Human hibernation could enable long-term space travel


It has been the fantasy of science-fiction writers for decades.

Now researchers claim they are close to the breakthrough that will enable them to put astronauts into a state of suspended animation to make deep space voyages to faraway planets.

Human trials are planned this year to chill volunteers so they go into ‘induced hibernation’ and sleep safely, possibly for months.

Research teams in Boston, Los Angeles and Pittsburgh are racing to be first to successfully carry out the procedure. The American teams developed an injectable mix of salt and ice to cool the blood quickly. The plasma rapidly sends body temperature from 98.6f (37c) down to 50f (10c).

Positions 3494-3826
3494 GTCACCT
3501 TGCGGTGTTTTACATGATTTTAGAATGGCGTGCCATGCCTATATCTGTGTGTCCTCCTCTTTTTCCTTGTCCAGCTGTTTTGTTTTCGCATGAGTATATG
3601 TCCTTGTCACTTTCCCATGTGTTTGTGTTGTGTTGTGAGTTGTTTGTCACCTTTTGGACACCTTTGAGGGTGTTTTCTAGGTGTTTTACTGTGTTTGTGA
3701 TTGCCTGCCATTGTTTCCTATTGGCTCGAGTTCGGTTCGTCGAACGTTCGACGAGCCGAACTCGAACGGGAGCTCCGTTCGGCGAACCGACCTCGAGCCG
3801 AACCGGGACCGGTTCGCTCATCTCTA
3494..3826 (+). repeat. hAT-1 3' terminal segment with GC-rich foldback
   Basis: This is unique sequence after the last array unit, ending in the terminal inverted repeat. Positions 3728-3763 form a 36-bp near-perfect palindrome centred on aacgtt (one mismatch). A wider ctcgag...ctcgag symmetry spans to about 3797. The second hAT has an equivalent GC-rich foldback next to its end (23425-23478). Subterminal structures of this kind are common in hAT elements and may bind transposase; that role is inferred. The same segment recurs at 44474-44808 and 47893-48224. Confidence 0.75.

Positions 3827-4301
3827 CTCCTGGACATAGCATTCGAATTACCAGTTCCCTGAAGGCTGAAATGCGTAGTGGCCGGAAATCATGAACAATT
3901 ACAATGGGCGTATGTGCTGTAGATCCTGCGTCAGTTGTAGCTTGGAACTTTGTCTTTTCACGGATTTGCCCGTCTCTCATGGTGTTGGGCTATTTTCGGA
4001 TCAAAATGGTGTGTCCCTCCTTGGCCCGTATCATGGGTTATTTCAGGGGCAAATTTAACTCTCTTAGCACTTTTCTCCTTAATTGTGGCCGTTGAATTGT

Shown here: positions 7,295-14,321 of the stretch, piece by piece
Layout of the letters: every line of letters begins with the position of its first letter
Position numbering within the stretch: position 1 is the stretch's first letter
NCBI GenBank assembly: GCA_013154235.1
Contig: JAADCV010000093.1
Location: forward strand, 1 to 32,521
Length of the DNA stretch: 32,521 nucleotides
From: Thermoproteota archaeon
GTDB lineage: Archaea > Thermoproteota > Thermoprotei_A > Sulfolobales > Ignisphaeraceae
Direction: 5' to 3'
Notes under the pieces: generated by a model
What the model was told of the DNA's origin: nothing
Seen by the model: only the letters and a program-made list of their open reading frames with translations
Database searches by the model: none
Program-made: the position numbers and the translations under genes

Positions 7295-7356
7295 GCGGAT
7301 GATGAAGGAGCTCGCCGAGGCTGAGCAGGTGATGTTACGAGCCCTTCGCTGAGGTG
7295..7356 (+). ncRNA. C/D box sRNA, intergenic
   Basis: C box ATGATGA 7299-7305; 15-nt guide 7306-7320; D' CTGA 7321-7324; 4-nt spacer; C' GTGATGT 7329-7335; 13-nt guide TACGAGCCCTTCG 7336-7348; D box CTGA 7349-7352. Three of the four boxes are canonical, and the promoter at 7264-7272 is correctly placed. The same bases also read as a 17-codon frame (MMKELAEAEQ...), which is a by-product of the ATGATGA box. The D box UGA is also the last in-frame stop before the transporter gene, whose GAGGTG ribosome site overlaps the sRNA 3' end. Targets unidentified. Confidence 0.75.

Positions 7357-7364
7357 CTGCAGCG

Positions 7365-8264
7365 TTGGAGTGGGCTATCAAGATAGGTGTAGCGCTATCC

The mixture puts the human body into hibernation by slowing the metabolism, delaying the onset of shock and limiting wound damage, said researcher Hasan Alam, a surgeon at Massachusetts general hospital and a consultant to the U.S. army.

So far it has worked on pigs, sending them into a state of suspended animation for several hours.

Source:  Daily Mail


One Response to “Human hibernation could enable long-term space travel”

  1. Matt Metcalf Says:

    I remember reading somewhere (though I don’t remember where) that hibernation is not practical for extremely long periods of time due to random corruption of genetic code due to gamma rays, cosmic rays, etc. By the time you wake up, your DNA has taken enough damage that you don’t have very long to live.

    I’m not sure if that’s true, or what the threshold would be (10 years? 100? 10,000?), but it’s worth looking into.

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